Running head: THE EVERLASTING EFFECT OF BEING ADDICTED AT BIRTH Overacre 1 The Everlasting Effect of Being Addicted at BirthDesi R. Overacre The College of Southern IdahoAuthor NoteThis essay was prepared for English Composition 2 with Shelley McEuen Howard.
THE EVERLASTING EFFECT OF BEING ADDICTED AT BIRTH Overacre 2AbstractThis paper explores the topic of addiction in pregnant mothers and how it plays a role on the newborn directly after birth, years following, and the rest of their lives. For depth on this topic, multiple scholarly-based sources will be used to display different sides to the subject matter. A main idea that will be focused on is ways the effects of being addicted at birth has on a newborn human and how long after birth it continues to make a difference in their life. A study published in 1996 by doctors Cernerud, Eriksson, Jonsson, Steneroth, and Zetterstrom showcases sixty-fivedifferent children who were all born to women who abused amphetamine during pregnancy. These children have been studied from birth to 14-15 years old and the results are mind-blowing.Other topics that will be covered include the mother’s experience, what actually occurs in the body of both the addicted mother and the baby, the legality of the issue, and overall, how this situation is handled. Keywords: pregnancy, addiction, mother, newborns, drugs, fetal addiction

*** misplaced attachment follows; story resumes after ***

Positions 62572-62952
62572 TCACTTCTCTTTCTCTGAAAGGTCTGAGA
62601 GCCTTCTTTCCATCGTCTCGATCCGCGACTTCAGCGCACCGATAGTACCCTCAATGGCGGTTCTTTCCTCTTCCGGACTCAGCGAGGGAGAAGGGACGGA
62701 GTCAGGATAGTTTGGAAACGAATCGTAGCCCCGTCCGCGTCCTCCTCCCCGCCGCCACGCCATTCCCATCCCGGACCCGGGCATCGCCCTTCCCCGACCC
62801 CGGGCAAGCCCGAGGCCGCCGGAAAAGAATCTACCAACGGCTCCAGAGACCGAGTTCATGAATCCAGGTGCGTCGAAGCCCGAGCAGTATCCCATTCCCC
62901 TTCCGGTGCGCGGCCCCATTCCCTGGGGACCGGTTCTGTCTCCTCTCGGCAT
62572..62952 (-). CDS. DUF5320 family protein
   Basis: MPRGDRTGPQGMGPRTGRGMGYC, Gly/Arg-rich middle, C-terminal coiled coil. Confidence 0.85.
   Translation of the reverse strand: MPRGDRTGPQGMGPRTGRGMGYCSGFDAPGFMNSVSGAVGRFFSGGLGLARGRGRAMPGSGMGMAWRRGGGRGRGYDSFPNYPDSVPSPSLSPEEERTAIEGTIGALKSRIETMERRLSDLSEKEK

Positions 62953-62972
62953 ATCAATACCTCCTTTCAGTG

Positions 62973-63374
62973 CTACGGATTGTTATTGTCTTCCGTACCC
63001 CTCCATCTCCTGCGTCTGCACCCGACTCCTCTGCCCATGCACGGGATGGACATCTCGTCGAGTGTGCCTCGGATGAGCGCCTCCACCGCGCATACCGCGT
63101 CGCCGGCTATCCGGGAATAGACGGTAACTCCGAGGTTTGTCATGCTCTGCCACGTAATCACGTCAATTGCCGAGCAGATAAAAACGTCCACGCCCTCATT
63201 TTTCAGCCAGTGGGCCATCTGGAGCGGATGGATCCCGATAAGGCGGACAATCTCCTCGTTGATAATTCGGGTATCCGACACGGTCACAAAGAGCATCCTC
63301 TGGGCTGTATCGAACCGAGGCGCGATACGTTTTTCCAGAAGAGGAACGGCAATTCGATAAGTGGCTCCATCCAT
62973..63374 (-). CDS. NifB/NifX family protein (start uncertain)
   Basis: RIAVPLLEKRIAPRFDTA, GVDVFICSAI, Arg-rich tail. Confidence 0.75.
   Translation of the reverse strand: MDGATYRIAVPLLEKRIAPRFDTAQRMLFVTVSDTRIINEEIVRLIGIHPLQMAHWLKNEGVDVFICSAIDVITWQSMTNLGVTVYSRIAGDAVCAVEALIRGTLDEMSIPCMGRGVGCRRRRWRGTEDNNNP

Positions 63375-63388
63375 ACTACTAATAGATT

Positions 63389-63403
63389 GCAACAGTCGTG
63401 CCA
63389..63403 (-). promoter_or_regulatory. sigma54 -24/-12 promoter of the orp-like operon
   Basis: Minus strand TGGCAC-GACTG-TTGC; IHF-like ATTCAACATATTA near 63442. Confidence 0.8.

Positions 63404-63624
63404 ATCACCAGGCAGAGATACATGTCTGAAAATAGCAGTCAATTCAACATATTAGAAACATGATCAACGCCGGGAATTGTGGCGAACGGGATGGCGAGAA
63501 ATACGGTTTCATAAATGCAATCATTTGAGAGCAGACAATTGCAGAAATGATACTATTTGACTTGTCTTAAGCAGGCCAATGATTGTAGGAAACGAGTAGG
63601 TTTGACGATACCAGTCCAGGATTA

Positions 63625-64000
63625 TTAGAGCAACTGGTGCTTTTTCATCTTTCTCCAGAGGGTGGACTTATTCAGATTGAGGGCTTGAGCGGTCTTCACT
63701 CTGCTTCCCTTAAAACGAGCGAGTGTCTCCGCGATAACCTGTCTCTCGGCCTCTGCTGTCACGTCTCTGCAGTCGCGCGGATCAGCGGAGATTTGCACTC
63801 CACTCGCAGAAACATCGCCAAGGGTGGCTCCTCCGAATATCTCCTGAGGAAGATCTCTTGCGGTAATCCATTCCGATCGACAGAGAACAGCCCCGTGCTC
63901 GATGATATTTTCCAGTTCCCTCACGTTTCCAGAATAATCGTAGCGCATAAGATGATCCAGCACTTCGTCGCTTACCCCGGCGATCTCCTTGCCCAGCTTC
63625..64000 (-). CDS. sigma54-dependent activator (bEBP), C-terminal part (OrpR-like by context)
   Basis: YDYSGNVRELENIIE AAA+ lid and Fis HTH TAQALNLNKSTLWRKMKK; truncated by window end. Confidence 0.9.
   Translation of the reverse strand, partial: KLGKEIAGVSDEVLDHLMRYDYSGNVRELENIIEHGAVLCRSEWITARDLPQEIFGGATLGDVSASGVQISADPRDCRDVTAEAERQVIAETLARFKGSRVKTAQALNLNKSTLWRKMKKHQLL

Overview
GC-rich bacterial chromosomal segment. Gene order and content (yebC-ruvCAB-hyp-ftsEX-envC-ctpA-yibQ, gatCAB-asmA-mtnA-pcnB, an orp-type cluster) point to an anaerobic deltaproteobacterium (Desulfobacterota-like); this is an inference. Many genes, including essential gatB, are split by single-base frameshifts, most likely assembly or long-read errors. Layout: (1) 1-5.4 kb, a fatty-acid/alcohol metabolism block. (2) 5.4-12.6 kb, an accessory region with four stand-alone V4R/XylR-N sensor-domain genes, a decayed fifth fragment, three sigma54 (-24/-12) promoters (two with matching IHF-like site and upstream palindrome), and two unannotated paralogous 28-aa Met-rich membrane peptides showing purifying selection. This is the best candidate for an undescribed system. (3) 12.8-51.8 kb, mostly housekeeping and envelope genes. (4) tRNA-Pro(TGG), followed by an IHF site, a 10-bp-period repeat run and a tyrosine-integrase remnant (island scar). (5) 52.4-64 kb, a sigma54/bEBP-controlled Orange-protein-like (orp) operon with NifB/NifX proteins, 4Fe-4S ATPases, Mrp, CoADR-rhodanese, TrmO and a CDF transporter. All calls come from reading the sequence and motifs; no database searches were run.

THE EVERLASTING EFFECT OF BEING ADDICTED AT BIRTH Overacre 3The Everlasting Effect of Being Addicted at BirthNumerous studies have been conducted that showcase the effects of various drug addictions on the human adult body. These studies display individuals that are extremely dependent on these drugs and how hard it is to live, or even function, without them. Imagine all of these same side effects on a seven-pound, eight-ounce newborn child that is nowhere near as strong as a full-grown adult. The results of addiction on a newborn can leave imprints on the family’s, doctor’s, and nurse’s lives forever, but more importantly, can be a serious life altering obstacle for the child. There are approximately 10% of pregnant women who are active users of alcohol and 5.4% of women have been reported to use illicit drugs during their pregnancy. These numbers have increased exponentially in the last 30-40 years (Patterson, 2018, n.p). This paper examines a handful of scholarly-based sources to give the best data and research to explain why there is a need for lowering the rates of addiction in pregnancy.From the moment of conception to the actual birth day, there will be a rollercoaster of emotions that the mother will experience. Many pregnancies that are dealing with addiction are usually something many people know of as an unplanned pregnancy. No matter what the circumstance, most women do not have planned pregnancies when they are heavy abusers of drugs, alcohol, and tobacco, simply because they know that it can be harmful on the fetus and themselves. When women are unaware of their pregnancy and are around two months along, it can be too late, and the fetus can already be heavily affected by the intakes of the mother. This is